Not surprisingly, a lack of funding was listed by states as a roadblock to implementation.

As states move forward in their adoption of the Common Core State Standards, a new survey reveals that thorough implementation of these standards is still years away, and many states are forgetting a key piece of the common standards movement: linking to postsecondary education.

Think of it like the all-too-common New Year’s resolution to work out more frequently—you feel good buying that gym membership, and your friends might pat you on the back, but then what happens? It sounds good in theory, but it ends up being a daunting task: Are you really going to have to run on that treadmill?

In a survey released today, titled “States’ Progress and Challenges in Implementing Common Core State Standards,” by the Center on Education Policy (CEP), states were asked whether they planned to make certain changes in their policies and practices for elementary and secondary education as part of their approach to implementing the common standards, and how soon these changes would be fully implemented.…Read More

Are qualified teachers always effective teachers?

An effective teacher can alter a student's achievement by as much as 50 percentage points.
An effective teacher can alter a student's achievement by as much as 50 percentage points.

Under No Child Left Behind, schools are required to make sure every teacher is “highly qualified,” which—according to the law—means teachers must be certified in the subject areas they teach. But amid a growing consensus that “highly qualified” doesn’t necessarily mean “highly effective,” a movement is under way to reshape how the nation views successful teaching.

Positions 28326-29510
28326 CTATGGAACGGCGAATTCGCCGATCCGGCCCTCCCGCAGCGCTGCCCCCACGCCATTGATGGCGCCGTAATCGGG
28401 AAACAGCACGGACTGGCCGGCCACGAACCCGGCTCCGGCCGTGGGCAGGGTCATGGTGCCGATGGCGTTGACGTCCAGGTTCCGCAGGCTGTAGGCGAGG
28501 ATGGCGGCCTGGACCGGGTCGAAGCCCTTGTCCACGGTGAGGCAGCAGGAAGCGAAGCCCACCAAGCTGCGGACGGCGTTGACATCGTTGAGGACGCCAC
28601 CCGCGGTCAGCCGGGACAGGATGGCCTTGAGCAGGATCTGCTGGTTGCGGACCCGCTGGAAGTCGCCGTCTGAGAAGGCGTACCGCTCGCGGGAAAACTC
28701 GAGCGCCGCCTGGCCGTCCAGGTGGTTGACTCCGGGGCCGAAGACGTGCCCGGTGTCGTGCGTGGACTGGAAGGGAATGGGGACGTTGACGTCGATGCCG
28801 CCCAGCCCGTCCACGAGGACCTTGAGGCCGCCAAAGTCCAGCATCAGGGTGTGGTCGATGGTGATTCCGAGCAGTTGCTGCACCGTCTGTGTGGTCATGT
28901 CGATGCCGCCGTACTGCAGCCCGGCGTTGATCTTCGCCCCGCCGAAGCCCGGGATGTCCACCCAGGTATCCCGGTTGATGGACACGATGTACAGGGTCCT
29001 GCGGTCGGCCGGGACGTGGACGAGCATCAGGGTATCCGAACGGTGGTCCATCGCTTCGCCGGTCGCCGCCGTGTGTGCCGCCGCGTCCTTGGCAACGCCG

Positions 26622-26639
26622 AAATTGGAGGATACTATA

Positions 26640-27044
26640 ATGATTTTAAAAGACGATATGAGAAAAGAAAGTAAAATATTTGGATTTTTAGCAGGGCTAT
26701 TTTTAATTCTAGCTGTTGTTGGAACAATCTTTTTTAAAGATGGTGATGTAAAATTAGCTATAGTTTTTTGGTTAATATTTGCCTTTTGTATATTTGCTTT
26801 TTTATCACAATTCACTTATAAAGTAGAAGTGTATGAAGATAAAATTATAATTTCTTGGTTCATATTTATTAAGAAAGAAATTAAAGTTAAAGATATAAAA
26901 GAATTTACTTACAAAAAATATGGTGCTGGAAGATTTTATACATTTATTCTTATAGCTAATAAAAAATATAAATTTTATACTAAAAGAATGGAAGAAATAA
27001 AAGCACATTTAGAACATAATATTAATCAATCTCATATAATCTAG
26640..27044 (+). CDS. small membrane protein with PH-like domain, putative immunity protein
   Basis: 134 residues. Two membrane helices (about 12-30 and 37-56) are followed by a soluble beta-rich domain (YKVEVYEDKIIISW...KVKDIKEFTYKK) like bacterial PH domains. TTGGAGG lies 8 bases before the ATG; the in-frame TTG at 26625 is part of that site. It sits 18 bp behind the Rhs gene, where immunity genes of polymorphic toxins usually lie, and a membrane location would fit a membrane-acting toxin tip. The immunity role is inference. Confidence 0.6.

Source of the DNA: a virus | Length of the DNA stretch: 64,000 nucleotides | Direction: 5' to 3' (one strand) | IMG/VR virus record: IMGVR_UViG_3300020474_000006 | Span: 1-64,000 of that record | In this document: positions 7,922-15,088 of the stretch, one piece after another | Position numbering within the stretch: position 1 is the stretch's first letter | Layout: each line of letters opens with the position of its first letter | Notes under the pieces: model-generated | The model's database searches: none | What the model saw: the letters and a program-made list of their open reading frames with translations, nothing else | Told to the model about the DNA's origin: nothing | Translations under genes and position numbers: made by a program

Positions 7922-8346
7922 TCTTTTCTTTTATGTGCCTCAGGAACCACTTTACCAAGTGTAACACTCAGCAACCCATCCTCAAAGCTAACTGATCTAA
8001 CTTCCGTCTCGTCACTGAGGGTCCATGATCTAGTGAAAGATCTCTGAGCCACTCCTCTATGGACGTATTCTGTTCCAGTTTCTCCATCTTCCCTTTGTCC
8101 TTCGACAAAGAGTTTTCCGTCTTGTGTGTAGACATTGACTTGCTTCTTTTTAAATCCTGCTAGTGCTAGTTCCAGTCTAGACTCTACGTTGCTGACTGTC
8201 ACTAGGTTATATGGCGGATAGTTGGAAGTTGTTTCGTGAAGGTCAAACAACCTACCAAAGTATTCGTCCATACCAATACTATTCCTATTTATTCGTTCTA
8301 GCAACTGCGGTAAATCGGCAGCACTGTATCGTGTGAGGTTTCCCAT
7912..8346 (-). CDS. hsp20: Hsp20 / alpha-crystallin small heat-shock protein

The effort is particularly relevant as learning in today’s schools undergoes a 21st-century transformation, some observers say—and they say true reform won’t occur until education leaders redefine what “highly qualified” teaching means.

In the typical instructional model of the past, the teacher was a “sage on the stage,” well versed in facts within a specific subject area and able to teach from a textbook. But now, 21st-century education demands a different kind of teacher, many stakeholders say—more of a mentor than a sage, and someone who can facilitate both individualized and collaborative learning.…Read More

States collaborate on new national exams


A coalition led by Washington state is developing a plan for computerized adaptive testing.
Washington is leading a group of 31 states in developing a common test that would be given online twice a year.


Two large coalitions of states are competing for federal “Race to the Top” dollars to create a series of new national academic tests to replace the current patchwork system.…Read More

U.S. moves closer to common standards

Nearly every state has signed on in support of the common core standards.
Nearly every state has signed on in support of the common core standards.

Math and English instruction in the United States moved a step closer to uniform—and more rigorous—standards March 10 as a revised draft of new national guidelines was released. But the move toward common standards still faces several hurdles, including a debate over what the standards should look like and the significant cost of revising each state’s standards and curriculum materials.

Supporters of the Common Core Standards Initiative, led by the National Governors Association (NGA) and the Council of Chief State School Officers (CCSSO), hope the lists of things kids should learn at each grade level will replace a patchwork of different standards in states across the country.

The effort is expected to lead to standardization of textbooks and testing and make learning easier for students who move from state to state. That could save publishers, states, and districts money down the road—but getting to that point will require a huge up-front investment.…Read More